I rushed to check the precise formulation of the reconciliation outlines sent to me by Turkey’s Foreign Ministry immediately after the conversation in which Netanyahu apologized to Erdogan. This is what it said, in the official English text written by the Turks: “On behalf of the Turkish people, the prime minister accepted Prime Minister Netanyahu's apology. They have also agreed to conclude an agreement on compensation/non-liability.”
For three years, Israel has asked to send remittances to the families of those people who were killed and injured, but it did not agree to call this money "compensation." The grueling negotiations lasted three years, until Israel finally accepted every single Turkish condition, exactly as defined by Turkey. Turkish Foreign Minister Ahmet Davutoglu even said as much.
This leads to a single, unavoidable conclusion: After four months of talks, Turkey has changed the conditions that it originally set. The reason for this apparently lies with the families of the wounded and dead, who are vehemently opposed to the reconciliation process in general. When Davutoglu and Arinc brought the families together for a special briefing about the agreements being reached with Israel, they expected to be applauded for their effort. Instead, their work was shot down.
The Turkish government, when it agreed to the outline for reconciliation, believed that it would continue to have the full cooperation of the effected families. It later became clear that the families are more loyal to the IHH Humanitarian Relief Foundation, whose goal is to attack Israel over its long-standing siege of the Gaza Strip, than they are to Erdogan. In this particular instance, Erdogan acted out of character and refused to get into a confrontation with them. More precisely, he preferred to continue his confrontation with Israel rather than evoke the ire of a small but radical core group at home, which is at best motivated by vengeance and loss, and at worst by transparent political incentives.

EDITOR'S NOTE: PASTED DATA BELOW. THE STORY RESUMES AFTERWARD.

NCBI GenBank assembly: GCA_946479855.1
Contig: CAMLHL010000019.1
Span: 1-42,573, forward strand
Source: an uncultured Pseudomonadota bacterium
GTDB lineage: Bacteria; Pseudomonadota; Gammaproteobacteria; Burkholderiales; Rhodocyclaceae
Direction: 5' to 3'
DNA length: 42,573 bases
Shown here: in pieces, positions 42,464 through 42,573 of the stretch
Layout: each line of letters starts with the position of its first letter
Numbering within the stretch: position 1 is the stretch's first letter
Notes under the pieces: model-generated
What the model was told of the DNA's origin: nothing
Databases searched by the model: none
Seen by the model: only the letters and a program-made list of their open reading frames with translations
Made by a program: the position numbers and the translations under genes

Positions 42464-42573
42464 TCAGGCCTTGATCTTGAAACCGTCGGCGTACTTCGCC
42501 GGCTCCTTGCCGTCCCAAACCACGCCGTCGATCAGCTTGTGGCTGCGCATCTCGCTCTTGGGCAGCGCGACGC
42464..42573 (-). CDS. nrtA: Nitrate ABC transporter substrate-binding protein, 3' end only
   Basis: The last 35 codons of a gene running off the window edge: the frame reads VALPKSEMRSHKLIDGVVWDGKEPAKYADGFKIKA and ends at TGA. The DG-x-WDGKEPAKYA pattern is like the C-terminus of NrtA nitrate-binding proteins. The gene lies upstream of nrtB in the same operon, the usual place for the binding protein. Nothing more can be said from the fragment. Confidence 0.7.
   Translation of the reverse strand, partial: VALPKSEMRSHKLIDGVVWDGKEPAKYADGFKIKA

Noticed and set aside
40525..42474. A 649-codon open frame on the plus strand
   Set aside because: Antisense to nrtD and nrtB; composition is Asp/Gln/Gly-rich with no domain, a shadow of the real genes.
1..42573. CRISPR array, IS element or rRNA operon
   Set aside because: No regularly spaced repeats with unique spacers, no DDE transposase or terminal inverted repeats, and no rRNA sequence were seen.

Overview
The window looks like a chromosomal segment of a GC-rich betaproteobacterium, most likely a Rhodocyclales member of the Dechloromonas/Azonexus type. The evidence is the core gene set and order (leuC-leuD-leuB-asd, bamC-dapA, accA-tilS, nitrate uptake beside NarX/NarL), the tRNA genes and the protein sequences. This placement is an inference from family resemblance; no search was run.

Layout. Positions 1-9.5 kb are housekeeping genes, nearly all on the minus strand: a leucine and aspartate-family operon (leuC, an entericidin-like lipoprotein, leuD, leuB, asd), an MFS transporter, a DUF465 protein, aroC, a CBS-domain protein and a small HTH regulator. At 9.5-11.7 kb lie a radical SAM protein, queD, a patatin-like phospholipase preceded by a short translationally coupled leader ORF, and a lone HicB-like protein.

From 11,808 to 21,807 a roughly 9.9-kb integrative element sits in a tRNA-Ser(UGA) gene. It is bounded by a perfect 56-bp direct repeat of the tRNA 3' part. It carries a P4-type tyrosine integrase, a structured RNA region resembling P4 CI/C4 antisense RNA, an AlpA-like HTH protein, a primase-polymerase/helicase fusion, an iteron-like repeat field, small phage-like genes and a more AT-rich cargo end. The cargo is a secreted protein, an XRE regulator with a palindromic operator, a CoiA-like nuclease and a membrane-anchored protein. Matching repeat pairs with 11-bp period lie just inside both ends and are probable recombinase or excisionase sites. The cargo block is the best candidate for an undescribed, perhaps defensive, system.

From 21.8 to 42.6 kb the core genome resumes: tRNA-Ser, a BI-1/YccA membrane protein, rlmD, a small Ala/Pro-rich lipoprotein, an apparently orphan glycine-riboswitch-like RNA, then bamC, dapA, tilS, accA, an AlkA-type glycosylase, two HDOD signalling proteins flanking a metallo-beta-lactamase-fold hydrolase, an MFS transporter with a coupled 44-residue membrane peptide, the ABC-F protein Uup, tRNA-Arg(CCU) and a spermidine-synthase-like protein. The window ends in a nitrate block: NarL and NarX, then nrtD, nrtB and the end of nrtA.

But history remembers leaders who assume responsibility and make decisions, even if at a given moment those decisions seem unpopular. That is exactly what the Israeli prime minister did in this particular case, and in some other recent cases as well.
Netanyahu is at peace with his decision to accept Turkey’s conditions for normalizing relations between the two countries and with the outline agreed on in advance, even if he wasted three years before reaching this conclusion. Nevertheless, he is also becoming increasingly convinced that Erdogan’s Turkey is still trying to embarrass and extort Israel by avoiding completing the reconciliation and by refusing to show even the slightest hint of goodwill.
Netanyahu continues to stress that reconciliation between Turkey and Israel is a top strategic priority, and rightly so, but there is a limit to what he will pay for it.
Arad Nir Is the head of the foreign news desk and international commentator for Channel 2 News, the largest news provider in Israel. Arad has covered international politics and diplomacy, ethnic conflicts around the world and interviewed various world leaders, decision makers and opinion leaders. He teaches TV journalism at the IDC Herzliya and Netanya Academic College.